Do you know those Duck Boats that roam up and down the Thames? Bright yellow amphibious boats. Great fun for kids and tourists. Well, one caught fire the other day. Luckily no people were injured. But a load of innocent auxiliary verbs perished in this ITN report shortly afterwards. Have a listen to the story.
Keep these small verbs alive
Auxiliary verbs – typically be, do and have – are only small, but they perform an important function. They give meaning to a sentence. Without them, phrases seem breathless, truncated. Here are extracts from the report, with the missing verbs in brackets.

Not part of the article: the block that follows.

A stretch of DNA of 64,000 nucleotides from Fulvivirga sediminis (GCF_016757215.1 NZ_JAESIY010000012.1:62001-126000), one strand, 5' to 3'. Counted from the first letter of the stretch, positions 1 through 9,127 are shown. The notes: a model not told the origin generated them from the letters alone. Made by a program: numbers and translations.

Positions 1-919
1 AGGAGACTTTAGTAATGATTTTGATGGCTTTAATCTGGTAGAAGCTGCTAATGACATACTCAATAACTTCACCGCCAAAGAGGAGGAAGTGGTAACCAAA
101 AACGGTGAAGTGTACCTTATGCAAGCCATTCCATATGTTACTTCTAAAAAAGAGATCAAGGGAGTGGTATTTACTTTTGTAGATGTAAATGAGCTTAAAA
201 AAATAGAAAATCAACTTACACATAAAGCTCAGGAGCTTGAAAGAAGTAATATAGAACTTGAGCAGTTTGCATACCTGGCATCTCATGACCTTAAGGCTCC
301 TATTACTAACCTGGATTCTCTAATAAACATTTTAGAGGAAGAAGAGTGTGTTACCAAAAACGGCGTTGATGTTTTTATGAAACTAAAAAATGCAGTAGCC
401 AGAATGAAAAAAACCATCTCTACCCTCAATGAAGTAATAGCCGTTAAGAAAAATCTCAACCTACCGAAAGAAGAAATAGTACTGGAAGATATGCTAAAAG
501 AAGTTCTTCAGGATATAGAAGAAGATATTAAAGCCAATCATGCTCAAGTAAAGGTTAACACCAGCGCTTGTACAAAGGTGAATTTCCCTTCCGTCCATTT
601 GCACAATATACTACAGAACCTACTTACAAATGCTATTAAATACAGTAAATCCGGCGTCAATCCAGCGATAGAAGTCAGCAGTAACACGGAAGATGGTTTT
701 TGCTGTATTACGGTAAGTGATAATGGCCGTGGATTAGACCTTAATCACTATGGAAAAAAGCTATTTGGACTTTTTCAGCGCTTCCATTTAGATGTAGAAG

“The emergency services (were) called after a Duck suddenly caught fire.”
“Passengers (were) being forced to jump into the water to escape the fire.”
“The World War II vehicle (was) eventually towed away by the fire brigade.”
“Luckily this woman (was) not involved in the emergency.”
Are we really so short of time that small verbs have to die to satisfy our tiny attention span? I hope not. Sink or swim, this is a plea to keep those little verbs alive.